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November 21, 2018 | Rome, Italy

One ant

By | 2018-03-21T19:00:00+00:00 May 11th, 2014|Features Archive|
Jesse Cooper died at age 17 in 2005, but not before living life to the fullest.
M

arianne Leone is a force of nature. She’s feisty and friendly, eager to laugh or frown. She doesn’t think twice before sharing any number of brutally honest and often shrewd observations. I meet her over breakfast at a film festival in Capri. I’m an entertainment journalist and she’s an actress. That by itself should preclude anything but polite smiles and politically correct chitchat. Her highly expressive and familiar face appears from behind a blonde bob and bright red lipstick.

The Boston-born Leone was a recurring figure in the HBO series “The Sopranos,” where she played the mother of the Michael Imperioli character Christopher Moltisanti. She’s also the wife of Academy Award winning American actor Chris Cooper (“American Beauty,” “Adaptation”), who today sits by her side, quietly amused by her energy. They’re clearly in love.

Cooper passed Leone’s first serious dating test 30-odd years ago. “I took him to see Fellini’s ‘Le notti di Cabiria,'” she tells me. “I needed to see his reaction. When he emerged from the theater teary eyed I knew he had a kind soul.”

Leone and Cooper had a child together, Jesse, who will soon become the centerpiece of our conversation. I find a combative, generous mother, who is proud of her son and thrilled to share his accomplishments.

Over cappuccino I also learn that Leone’s family was originally from Sulmona, in central Abruzzo, and that her Italian mother emigrated to the United States at age 18, carrying with her a vast array of Catholic beliefs that permeated Leone’s childhood and contained a mix of Catholicism and mysticism. In was common practice to work to ward off the malocchio, the evil eye, and to pray a large number of saints, each one with its own jurisdiction and therefore a deity in his or her own right and each one with a statuette on her mother’s dresser. If any of them failed to deliver on a prayer or promise, their faces were turned toward the wall.

These stories delight me. I’m Italian and it’s easy to find the irony in our shared cultural heritage. Moreover, Leone is a born storyteller. Leone and Cooper are on their way to visit her relatives in Sulmona. Embarrassed, she admits to hiring a driver for the trip. She would have taken trains and buses but they’ve brought along too much luggage. “We packed way too many clothes,” she explains with a smile. “We were afraid of making a brutta figura.”

I assure her hiring a driver is nothing to be ashamed of. I am, in fact shocked. Public transportation is not in the vocabulary of any Hollywood actor that I’ve ever met. Nor is admitting to having packed too many clothes.

Then the subject turns back to Jesse, an honors student who wrote poems and loved windsurfing. Born three months premature, Jesse developed a cerebral hemorrhage and cerebral palsy. He later became a quadriplegic and struggled with seizures. “They told us Jesse was never going to be intellectually normal. But in his last year of school he studied Latin.”

Throughout his short life, his parents struggled to get him what should be every disabled youth’s basic right, an education, a right too often withheld. That effort is at the core of Leone’s moving, funny and compelling book, “Jesse: A Mother’s Story,” first published in 2010 and reprinted a year later.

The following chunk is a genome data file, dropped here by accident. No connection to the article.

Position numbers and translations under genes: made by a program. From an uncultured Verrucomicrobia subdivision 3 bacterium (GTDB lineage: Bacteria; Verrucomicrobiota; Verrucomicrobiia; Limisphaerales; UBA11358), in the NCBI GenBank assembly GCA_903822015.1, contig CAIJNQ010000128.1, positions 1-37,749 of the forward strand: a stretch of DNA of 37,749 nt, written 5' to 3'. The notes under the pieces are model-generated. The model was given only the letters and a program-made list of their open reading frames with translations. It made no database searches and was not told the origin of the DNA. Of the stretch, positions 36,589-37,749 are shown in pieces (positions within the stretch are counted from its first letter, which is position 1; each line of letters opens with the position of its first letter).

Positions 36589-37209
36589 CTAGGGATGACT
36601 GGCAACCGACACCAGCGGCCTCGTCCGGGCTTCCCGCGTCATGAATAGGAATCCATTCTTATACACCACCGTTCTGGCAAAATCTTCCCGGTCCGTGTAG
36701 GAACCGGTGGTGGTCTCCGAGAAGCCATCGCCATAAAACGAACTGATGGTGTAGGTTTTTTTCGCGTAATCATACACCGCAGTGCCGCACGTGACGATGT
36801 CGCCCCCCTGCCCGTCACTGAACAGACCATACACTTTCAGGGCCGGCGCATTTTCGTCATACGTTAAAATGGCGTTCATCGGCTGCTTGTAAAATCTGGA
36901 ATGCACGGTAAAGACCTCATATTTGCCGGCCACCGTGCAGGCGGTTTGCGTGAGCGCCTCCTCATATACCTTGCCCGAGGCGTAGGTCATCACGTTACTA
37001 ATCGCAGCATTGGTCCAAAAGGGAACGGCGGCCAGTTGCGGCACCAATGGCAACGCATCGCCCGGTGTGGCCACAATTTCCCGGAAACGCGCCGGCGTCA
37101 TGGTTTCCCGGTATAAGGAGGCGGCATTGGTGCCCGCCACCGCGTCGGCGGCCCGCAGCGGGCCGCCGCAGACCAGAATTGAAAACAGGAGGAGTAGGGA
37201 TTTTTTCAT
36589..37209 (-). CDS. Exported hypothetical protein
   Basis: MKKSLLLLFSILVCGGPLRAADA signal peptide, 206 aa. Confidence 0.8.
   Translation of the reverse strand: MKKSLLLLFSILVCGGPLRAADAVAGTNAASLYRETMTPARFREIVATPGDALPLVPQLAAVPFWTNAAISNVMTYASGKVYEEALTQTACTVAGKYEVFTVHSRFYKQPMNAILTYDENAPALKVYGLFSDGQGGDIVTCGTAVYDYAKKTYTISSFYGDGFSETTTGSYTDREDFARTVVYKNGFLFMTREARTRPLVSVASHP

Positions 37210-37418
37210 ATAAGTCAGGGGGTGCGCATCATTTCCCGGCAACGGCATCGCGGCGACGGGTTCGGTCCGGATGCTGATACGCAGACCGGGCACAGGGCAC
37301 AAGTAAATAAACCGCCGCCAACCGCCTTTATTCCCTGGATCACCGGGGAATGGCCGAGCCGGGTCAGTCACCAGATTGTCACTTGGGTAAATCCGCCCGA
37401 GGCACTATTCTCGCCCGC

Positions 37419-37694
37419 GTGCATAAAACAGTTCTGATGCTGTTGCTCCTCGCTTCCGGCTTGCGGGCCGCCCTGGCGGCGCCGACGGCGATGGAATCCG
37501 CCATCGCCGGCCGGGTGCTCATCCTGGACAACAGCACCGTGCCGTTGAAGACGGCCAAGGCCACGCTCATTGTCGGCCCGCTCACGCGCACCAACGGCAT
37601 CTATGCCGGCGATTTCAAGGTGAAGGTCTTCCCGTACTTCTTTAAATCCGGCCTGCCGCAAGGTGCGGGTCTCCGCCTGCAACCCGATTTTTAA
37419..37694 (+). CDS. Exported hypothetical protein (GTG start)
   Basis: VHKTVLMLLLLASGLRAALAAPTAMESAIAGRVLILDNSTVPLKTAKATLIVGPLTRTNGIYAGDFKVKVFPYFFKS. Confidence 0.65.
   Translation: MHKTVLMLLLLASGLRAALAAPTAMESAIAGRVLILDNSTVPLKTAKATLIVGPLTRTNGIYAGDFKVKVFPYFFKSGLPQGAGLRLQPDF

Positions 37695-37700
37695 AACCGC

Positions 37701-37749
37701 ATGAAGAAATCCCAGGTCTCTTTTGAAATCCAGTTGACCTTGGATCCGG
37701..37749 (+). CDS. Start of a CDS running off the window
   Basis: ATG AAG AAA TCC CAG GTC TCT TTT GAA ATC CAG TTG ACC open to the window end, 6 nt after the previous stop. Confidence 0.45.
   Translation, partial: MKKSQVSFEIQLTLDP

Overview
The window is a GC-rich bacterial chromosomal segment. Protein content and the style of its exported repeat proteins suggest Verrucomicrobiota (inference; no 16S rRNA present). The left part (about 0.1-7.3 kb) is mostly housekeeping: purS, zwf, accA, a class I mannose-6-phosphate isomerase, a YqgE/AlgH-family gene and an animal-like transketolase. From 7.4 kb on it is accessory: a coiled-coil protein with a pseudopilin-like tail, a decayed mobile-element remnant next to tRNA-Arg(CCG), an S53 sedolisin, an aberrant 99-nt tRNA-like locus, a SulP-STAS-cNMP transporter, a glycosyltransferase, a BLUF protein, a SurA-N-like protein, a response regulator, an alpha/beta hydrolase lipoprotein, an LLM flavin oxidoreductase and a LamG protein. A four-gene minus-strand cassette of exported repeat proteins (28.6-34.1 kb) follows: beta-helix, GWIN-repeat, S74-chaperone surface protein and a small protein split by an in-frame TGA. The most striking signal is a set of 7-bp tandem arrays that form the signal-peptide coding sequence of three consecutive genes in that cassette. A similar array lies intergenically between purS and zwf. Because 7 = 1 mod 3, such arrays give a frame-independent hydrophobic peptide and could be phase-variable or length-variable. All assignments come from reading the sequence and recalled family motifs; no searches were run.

Jesse’s life was made all the more complicated by his inability to speak, which locked him into his overall condition. Communication was a challenge for both parents and child.

“When he was seven,” says Leone, “Jesse was reading his first grade book on a computer. We got to the sentence, ‘We wanted to fly the kite but the wind was too strong,’ and I asked him to show me what word in that sentence described him best. Over and over again he hit the word ‘strong.'”

Despite his condition, Jesse learned to communicate via computer and although he used a wheelchair he learned to ride horses and took up water sports at camps for disabled kids, which led to his love for windsurfing.

Jesse Lanier Cooper died in 2005 at age 17, after a lifetime that by itself represented a display of strength. When he was born, Leone and Cooper were struggling actors living in a modest apartment in Hoboken, New Jersey (she’d spent her 1987 pregnancy in a tiny sixth-floor walk-up in Manhattan’s Hell’s Kitchen).

They faced an immediate challenge: medical bills. The couple later moved to Kingston, Massachusetts, near Boston, where resistance came in the form of their son’s disability, which public school at first balked at taking on. But Leone persisted.

Her book brims with what can only be called unconditional love. Amor vincit Omnia was one of the Latin sentences Jesse was able to translate in ninth grade. “Love triumphs over all.”

The Jesse Cooper Foundation, created by his parents, backs support for disabled children in U.S. public schools through the Federation for Children with Special Needs. It also works to create sports for the disabled through AccessSportsAmerica and has global reach through Romanian Children’s Relief/Fundatia Inocenti, which works to assist disabled orphans in that nation.

A line from one of Jesse’s poems reflects his legacy, as well as the resolute attitude of his parents: “Courage is like one ant trying to cross a roaring stream. It may seem impossible, but you have to try.”

About the Author:

Bologna-born Barbara Tarricone is an Italian television reporter and producer. Her column ran from August 2013 through September 2015.

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